NOTE: Versions of this story also ran in the following papers: Winnipeg Free Press, Edmonton Journal, Calgary Herald, Montreal Gazette, Windsor Star, Vancouver Sun, Victoria Times Colonist

PUBLICATION: The Ottawa Citizen
DATE: 2007.02.14
BYLINE: Glen McGregor
SOURCE: The Ottawa Citizen


Alert system would identify 'unbalanced' gun owners


The Harper government is considering the creation of an alert system that would allow people to notify authorities if a gun owner they know becomes unstable. Public Safety Minister Stockwell Day says changes to Canada's gun laws could include a system to give those close to a gun owner a channel to express concerns about that person's mental health.

The system could be used if "either their friends or family or a doctor notices, or is concerned, that a person is becoming unbalanced," Mr. Day told the Citizen yesterday. He referred to the case of a Quebec psychologist who killed his wife and two daughters last fall. "Even some of the people in his own profession knew he was under increasing pressure in the months before that awful tragedy," he said. Mr. Day did not provide further details. A Day official said it was one of a variety of options the government is currently examining.

Mr. Day said the Conservative government will introduce a package of updates with an emphasis on increased policing and stopping guns being smuggled into the country. The government is also promising enhanced screening of people who buy restricted firearms -- a class made up mostly of handguns and certain types of short-barrelled rifles and shotguns. "It just won't be quite as easy," he said. "There will be a more thorough approach, especially when it comes to restricted firearms."

Mr. Day also wants to see changes that would stop judges from overturning firearms prohibition orders that prevent convicted criminals from owning guns. "These are the type of doors we want to slam shut," he said.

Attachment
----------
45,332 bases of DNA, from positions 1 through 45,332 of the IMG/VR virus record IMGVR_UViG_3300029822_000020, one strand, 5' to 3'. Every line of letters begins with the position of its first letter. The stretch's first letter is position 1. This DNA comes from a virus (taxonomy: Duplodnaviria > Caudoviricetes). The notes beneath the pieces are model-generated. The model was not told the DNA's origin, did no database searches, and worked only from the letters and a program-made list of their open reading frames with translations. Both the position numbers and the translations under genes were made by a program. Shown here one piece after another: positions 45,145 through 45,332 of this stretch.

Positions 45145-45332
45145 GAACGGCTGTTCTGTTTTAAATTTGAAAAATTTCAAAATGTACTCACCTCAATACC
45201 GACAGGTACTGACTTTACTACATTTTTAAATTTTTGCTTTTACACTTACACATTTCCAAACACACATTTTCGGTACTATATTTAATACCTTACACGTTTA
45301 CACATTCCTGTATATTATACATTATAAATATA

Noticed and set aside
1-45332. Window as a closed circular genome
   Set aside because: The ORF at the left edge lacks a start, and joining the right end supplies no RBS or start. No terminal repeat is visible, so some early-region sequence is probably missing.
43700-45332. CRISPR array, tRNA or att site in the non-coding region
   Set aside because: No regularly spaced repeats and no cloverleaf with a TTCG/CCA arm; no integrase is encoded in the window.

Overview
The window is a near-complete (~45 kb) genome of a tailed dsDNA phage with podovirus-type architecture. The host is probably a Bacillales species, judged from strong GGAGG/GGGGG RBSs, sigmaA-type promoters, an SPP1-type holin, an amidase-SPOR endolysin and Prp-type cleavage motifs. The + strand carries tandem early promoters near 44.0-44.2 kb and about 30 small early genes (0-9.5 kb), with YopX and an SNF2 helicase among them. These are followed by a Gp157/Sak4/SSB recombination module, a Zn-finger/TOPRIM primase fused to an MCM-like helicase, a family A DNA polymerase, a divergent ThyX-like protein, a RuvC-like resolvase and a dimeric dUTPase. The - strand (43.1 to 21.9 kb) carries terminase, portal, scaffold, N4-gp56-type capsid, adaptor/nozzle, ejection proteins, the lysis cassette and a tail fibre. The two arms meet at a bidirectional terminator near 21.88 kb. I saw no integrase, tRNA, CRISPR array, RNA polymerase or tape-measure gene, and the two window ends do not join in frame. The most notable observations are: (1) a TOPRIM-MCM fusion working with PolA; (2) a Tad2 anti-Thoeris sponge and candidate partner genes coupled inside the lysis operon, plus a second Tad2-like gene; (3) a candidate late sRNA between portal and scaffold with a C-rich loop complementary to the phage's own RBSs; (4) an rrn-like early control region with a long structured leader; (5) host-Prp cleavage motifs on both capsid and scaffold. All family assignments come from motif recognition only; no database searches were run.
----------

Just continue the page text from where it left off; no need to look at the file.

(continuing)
The Harper government has already introduced legislation that would end the requirement for owners of most rifles and shotguns to register their guns. Liberal MP Sue Barnes, the party's public safety critic, said yesterday that while she supports tougher licensing controls, she thinks registration should still be required for long guns. "It holds the gun owners accountable for the weapons they have," she said. She called on the Conservatives to bring up for debate the bill to end long gun registration. The bill received first reading last June. "I think they know right now their bill would be defeated if it was brought forward."

The alert system proposal could help blunt concerns about the Dawson College shootings last September, when a 25-year-old man used a legally registered gun to kill one student and injure 11 before killing himself. Kimveer Gill posted angry messages on a website before the Dawson shooting. Some wondered why these messages, along with the pictures of him holding a semi-automatic rifle, did not raise concerns.

Mr. Day also said the government is reviewing the current list of restricted and prohibited firearms to determine if guns new to the market need to be reclassified. The list was last updated by the Chretien government in 1995. "I think we can safely say that there have not been firearms coming into the country that are more lethal than what was available in 1995," he said. "The Liberals didn't do any updating. We are now looking at the list, just to make sure."

Among the guns to enter the market since 1995 is the restricted semi-automatic Beretta CX4 Storm carbine used by Mr. Gill. The gun is restricted because of its short barrel. Mr. Gill was able to buy it because he had a restricted-class Possession and Acquisition Licence. Some gun control advocates feel the Storm should be prohibited because it is not legal for hunting and has some features they say are characteristic of assault weapons.

But Mr. Day doesn't think the Storm is any more dangerous than some other widely used guns. "There are hunting rifles and all kinds of rifles in use on the non-restricted list that have far more firepower than the Beretta Storm," he said. If the Storm were prohibited, the government would have to consider reclassifying other semi-automatic rifles, shotguns and handguns already in circulation, he said. "If you are to take out the Beretta, that opens it right up for another million and a half firearms," he said.

Mr. Day is himself a gun owner. He said he owns a .22-calibre rifle, shotguns and a handgun, but has little time to use them. "I haven't fired them for years. They're safely under lock and key."